A Modern Way to Cook is an excellent new cookbook that contains more than 150 vegetarian recipes, arranged by how long it takes to prepare them. I've had the book for a while but I wanted to write the review only after I've made a number of the recipes. I have to admit that with only one or two exceptions, I've stuck with the recipes that can be made in 15-30 minutes, but I've enjoyed all of them so much that I've made several of them many times over the past couple of months.
The author's descriptions of how to make many of the recipes have the cook getting all of the ingredients out, then quickly doing one thing after another. I think some of the recipes take me longer than she predicts, mainly because I keep going back to the recipes to make sure that I'm doing things right. Once a cook gets familiar enough with a recipe, I expect the times to be more accurate. One of the time-saving methods the author recommends is to always have a kettle on with boiling water. This shortens the time for soups to finish, for example.
The first recipe that I tried was a 15-minute recipe for kale, tomato, and lemon magic one-pot spaghetti. It called for adding pasta, cherry tomatoes, lemon zest, oil, and salt to a pan; then adding a quart of water. After everything cooks, you can add kale to cook for a few minutes, then finish everything with parmesan cheese. This was a wonderful dish, made unique by the lemon zest.
Another recipe that I liked a lot was green pea and coconut soup. It called for frozen peas, coconut milk, green onions, lemon juice, and vegetable stock. It was a very quick recipe, with the final step being to put the soup through a blender. Really wonderful. One recipe that I've made at least a dozen times now is called pour-over soup. Vegetables are sliced very thinly into a bowl along with miso paste, ginger, sesame oil, soy sauce, vermicelli, and more, then boiling water is poured over. It's like a flavorful salad in a bowl. The recipe calls for greens, zucchini, and snap peas, but I use whatever I have, including spinach, zucchini, tomatoes, onion, red or green pepper, mushrooms, etc. Easy to make and filling.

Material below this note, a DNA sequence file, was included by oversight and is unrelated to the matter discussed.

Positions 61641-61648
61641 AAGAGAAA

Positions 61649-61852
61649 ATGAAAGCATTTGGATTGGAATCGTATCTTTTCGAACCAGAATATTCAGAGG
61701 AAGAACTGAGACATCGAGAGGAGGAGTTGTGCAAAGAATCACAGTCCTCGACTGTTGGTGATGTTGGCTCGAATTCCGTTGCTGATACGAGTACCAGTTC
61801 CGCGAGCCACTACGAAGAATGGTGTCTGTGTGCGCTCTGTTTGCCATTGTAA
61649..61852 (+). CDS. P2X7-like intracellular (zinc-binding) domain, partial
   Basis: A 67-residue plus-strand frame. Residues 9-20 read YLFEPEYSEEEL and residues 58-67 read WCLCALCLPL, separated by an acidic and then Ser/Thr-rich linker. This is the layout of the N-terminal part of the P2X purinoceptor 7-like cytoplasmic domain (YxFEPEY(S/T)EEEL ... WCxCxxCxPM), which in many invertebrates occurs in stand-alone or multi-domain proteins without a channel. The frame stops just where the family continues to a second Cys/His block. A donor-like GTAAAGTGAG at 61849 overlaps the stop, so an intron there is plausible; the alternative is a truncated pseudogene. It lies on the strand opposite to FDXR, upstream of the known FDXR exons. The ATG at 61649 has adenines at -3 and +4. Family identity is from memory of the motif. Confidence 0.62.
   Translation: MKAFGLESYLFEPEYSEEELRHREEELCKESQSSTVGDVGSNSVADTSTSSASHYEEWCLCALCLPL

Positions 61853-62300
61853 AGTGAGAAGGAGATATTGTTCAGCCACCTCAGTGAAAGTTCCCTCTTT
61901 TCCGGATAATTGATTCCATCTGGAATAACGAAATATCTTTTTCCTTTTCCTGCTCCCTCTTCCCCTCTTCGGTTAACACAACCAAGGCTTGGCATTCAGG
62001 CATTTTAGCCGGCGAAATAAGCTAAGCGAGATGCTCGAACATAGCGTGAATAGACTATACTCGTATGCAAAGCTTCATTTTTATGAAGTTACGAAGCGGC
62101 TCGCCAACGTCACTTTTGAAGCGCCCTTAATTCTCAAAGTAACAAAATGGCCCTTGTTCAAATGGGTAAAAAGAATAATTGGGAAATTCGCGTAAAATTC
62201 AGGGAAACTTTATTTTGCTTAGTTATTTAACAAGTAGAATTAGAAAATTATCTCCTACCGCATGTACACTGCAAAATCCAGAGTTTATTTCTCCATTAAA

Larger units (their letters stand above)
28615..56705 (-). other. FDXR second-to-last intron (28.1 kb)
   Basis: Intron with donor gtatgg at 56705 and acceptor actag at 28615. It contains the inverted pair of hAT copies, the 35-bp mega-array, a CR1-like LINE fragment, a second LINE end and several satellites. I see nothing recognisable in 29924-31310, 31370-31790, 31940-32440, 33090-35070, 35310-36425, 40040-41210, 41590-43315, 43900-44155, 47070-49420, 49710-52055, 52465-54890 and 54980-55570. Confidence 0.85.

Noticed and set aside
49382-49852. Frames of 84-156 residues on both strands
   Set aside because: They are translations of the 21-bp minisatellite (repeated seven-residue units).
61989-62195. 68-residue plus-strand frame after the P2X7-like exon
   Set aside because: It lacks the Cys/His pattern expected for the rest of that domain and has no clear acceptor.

The avocado, tahini, and olive spread is wonderful, takes only a few minutes, and is great with pita chips. I served this at my last book club meeting and it got a thumbs up from the other members. The avocado, cucumber, and fennel soup was really good, although I made a double recipe and it made a lot. Even with lemon juice it discolored slightly, although the flavor was unaffected. Good for a summer lunch! One of my favorites was called a Sunday vat of soup, and includes a leek, red onion, carrots, celery, sweet potatoes, and a butternut squash. All of this gets cooked along with some spices and broth, then blended. The author shares a number of variations, including serving it with pumpkin seeds, or sour cream. It was great no matter how it was served.
Finally, the one dessert that I tried was tahini-drizzled superfruit. Any combination of fruit can be used. It should be sliced or cubed on a plate, then drizzled with a sauce made from tahini, honey, lemon, and cinnamon. I've made this a number of times over the last several months.
This is really a wonderful cookbook with recipes that I never would have thought up on my own. The author calls for a number of ingredients that were not formerly a typical item in my pantry, but that has now changed. I would recommend this book to anyone who likes to try new recipes and enjoys vegetarian foods.
I received this book from Blogging for Books.
Anna Jones. A Modern Way to Cook: 150+ Vegetarian Recipes for Quick, Flavor-Packed Meals. Berkeley: Ten Speed Press, 2015. 351 pages. ISBN 9780399578427.